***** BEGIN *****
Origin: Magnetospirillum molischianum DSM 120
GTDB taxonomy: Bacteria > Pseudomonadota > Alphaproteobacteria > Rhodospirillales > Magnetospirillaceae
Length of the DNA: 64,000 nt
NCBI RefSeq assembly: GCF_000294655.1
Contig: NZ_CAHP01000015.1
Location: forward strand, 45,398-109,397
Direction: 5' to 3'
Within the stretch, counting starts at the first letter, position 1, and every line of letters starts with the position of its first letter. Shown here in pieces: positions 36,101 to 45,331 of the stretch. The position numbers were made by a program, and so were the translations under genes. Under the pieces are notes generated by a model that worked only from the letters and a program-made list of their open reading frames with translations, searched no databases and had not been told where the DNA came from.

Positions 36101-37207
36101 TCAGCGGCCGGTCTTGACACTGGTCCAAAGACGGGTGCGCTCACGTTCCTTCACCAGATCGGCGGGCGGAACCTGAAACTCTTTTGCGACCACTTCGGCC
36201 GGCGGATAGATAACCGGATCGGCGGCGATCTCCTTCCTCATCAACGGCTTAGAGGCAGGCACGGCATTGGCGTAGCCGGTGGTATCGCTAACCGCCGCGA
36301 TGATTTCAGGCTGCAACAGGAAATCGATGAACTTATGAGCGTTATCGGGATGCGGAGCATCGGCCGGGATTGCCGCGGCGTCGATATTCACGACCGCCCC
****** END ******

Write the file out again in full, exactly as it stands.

Origin: Magnetospirillum molischianum DSM 120
GTDB taxonomy: Bacteria > Pseudomonadota > Alphaproteobacteria > Rhodospirillales > Magnetospirillaceae
Length of the DNA: 64,000 nt
NCBI RefSeq assembly: GCF_000294655.1
Contig: NZ_CAHP01000015.1
Location: forward strand, 45,398-109,397
Direction: 5' to 3'
Within the stretch, counting starts at the first letter, position 1, and every line of letters starts with the position of its first letter. Shown here in pieces: positions 36,101 to 45,331 of the stretch. The position numbers were made by a program, and so were the translations under genes. Under the pieces are notes generated by a model that worked only from the letters and a program-made list of their open reading frames with translations, searched no databases and had not been told where the DNA came from.

Positions 36101-37207
36101 TCAGCGGCCGGTCTTGACACTGGTCCAAAGACGGGTGCGCTCACGTTCCTTCACCAGATCGGCGGGCGGAACCTGAAACTCTTTTGCGACCACTTCGGCC
36201 GGCGGATAGATAACCGGATCGGCGGCGATCTCCTTCCTCATCAACGGCTTAGAGGCAGGCACGGCATTGGCGTAGCCGGTGGTATCGCTAACCGCCGCGA
36301 TGATTTCAGGCTGCAACAGGAAATCGATGAACTTATGAGCGTTATCGGGATGCGGAGCATCGGCCGGGATTGCCGCGGCGTCGATATTCACGACCGCCCC